Land Rover launched the latest new Range Rover at the beginning of this year – the 2018 Velar.
Providing the best of both worlds from sportier and more compact Range Rover models, does the Velar justify its hefty price tag? We took a look at how the Velar drives to decide for ourselves.
Largely hailed as one of the sexiest Range Rovers to date, the Range Rover Velar came to us courtesy of the design talents of Gerry McGovern, whose impressive portfolio includes the LRX and Land Rover Freelander amongst others.
After a £1.5 billion investment into the site, it was announced in March 2018 that the Velar would be built at Jaguar Land Rover’s Solihull factory.
With the first Velars hitting the road this summer, motorists have been able to see what’s on offer from the SUV that’s “plugging the gap between the Range Rover Evoque and the Range Rover Sport”.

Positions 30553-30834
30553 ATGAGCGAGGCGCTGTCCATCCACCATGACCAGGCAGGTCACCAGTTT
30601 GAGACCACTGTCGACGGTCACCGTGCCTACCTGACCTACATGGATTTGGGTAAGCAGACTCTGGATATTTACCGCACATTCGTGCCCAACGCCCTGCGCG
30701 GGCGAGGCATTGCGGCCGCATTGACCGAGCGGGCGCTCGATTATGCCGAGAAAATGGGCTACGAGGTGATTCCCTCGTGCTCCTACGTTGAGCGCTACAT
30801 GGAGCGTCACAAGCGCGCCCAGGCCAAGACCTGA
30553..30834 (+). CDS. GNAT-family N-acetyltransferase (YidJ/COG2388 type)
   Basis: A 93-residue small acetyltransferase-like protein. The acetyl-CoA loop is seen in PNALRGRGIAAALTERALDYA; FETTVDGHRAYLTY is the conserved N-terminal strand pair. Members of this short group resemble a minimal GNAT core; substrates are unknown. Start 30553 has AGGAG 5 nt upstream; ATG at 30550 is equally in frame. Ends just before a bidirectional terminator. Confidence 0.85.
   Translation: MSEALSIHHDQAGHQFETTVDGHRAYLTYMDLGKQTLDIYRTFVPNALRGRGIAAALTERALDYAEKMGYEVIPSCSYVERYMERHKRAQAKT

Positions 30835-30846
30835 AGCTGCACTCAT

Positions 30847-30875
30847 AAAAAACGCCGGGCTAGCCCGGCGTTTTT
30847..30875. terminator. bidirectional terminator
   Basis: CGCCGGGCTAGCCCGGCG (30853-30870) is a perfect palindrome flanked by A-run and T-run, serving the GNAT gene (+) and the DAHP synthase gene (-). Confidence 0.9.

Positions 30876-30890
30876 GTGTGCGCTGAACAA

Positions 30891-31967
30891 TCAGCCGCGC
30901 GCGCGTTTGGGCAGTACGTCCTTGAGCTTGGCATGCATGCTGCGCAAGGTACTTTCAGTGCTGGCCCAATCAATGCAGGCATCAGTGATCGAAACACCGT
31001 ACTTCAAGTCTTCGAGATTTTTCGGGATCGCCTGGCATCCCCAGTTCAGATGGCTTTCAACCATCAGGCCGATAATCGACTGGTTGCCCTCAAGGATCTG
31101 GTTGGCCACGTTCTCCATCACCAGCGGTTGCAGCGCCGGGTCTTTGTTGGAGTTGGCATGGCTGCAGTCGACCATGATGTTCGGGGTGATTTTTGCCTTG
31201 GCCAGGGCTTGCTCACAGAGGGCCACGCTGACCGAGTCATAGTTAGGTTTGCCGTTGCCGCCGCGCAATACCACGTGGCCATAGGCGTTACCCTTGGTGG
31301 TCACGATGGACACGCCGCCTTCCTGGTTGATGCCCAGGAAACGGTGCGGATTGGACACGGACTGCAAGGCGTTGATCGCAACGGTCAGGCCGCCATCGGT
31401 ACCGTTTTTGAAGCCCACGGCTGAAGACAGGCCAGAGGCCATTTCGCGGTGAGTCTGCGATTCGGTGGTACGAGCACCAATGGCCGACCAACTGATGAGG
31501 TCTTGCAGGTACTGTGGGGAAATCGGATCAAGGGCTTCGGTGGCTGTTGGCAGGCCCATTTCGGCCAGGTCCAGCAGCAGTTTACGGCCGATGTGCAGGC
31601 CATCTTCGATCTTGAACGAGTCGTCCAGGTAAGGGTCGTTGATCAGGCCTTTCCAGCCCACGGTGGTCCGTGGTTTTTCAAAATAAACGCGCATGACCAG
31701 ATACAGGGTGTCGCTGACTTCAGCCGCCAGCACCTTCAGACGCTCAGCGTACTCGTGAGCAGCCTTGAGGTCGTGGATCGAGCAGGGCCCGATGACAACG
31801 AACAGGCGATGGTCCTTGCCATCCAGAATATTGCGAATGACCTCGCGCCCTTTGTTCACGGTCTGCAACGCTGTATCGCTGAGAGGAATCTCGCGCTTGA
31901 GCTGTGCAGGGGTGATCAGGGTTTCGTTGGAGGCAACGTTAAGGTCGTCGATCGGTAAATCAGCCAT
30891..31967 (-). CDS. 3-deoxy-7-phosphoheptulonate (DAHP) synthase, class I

Sure enough, in a car that’s already drawing comparisons with a 4x4 designed by Posh Spice, the Velar packs a punch in the aesthetics department.
With 20-inch wheels, large exterior mirrors and an uncomplicated front view that’s not marred by unsightly step-lines, it’s every bit as beautiful as the Evoque.
But where the Spice Girl wagon may have lacked in brute strength and utter dominance of the road, the Range Rover Velar more than makes up for it.
Range Rover enthusiasts will doubtless recall the famed PR stunt in February 2018, which saw the RR Sport PHEV racing its way up 999 steps to Heaven’s Gate in China. Does the new Range Rover model achieve the same feat? It certainly makes the most of what it can do with a comparatively modest 2 litre engine.